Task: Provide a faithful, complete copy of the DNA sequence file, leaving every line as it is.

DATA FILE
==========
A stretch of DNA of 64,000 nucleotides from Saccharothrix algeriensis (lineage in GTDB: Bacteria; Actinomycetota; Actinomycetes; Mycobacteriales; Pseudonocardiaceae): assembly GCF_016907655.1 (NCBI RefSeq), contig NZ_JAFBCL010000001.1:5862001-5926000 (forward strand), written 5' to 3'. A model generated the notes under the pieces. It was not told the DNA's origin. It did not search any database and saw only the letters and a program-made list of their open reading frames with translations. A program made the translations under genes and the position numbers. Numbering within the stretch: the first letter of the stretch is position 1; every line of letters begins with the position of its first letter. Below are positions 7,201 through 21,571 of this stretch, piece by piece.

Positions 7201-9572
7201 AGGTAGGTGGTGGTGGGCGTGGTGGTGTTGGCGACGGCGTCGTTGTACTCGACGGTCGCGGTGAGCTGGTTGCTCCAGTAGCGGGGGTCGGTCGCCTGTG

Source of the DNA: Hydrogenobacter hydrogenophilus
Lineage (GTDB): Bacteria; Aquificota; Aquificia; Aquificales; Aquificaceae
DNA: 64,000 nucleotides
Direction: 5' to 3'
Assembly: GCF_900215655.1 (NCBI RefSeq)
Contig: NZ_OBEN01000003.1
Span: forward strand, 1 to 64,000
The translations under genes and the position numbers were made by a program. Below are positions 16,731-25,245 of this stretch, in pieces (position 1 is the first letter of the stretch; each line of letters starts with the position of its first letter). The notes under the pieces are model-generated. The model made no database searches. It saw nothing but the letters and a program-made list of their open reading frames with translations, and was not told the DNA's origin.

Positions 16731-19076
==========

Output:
A stretch of DNA of 64,000 nucleotides from Saccharothrix algeriensis (lineage in GTDB: Bacteria; Actinomycetota; Actinomycetes; Mycobacteriales; Pseudonocardiaceae): assembly GCF_016907655.1 (NCBI RefSeq), contig NZ_JAFBCL010000001.1:5862001-5926000 (forward strand), written 5' to 3'. A model generated the notes under the pieces. It was not told the DNA's origin. It did not search any database and saw only the letters and a program-made list of their open reading frames with translations. A program made the translations under genes and the position numbers. Numbering within the stretch: the first letter of the stretch is position 1; every line of letters begins with the position of its first letter. Below are positions 7,201 through 21,571 of this stretch, piece by piece.

Positions 7201-9572
7201 AGGTAGGTGGTGGTGGGCGTGGTGGTGTTGGCGACGGCGTCGTTGTACTCGACGGTCGCGGTGAGCTGGTTGCTCCAGTAGCGGGGGTCGGTCGCCTGTG

Source of the DNA: Hydrogenobacter hydrogenophilus
Lineage (GTDB): Bacteria; Aquificota; Aquificia; Aquificales; Aquificaceae
DNA: 64,000 nucleotides
Direction: 5' to 3'
Assembly: GCF_900215655.1 (NCBI RefSeq)
Contig: NZ_OBEN01000003.1
Span: forward strand, 1 to 64,000
The translations under genes and the position numbers were made by a program. Below are positions 16,731-25,245 of this stretch, in pieces (position 1 is the first letter of the stretch; each line of letters starts with the position of its first letter). The notes under the pieces are model-generated. The model made no database searches. It saw nothing but the letters and a program-made list of their open reading frames with translations, and was not told the DNA's origin.

Positions 16731-19076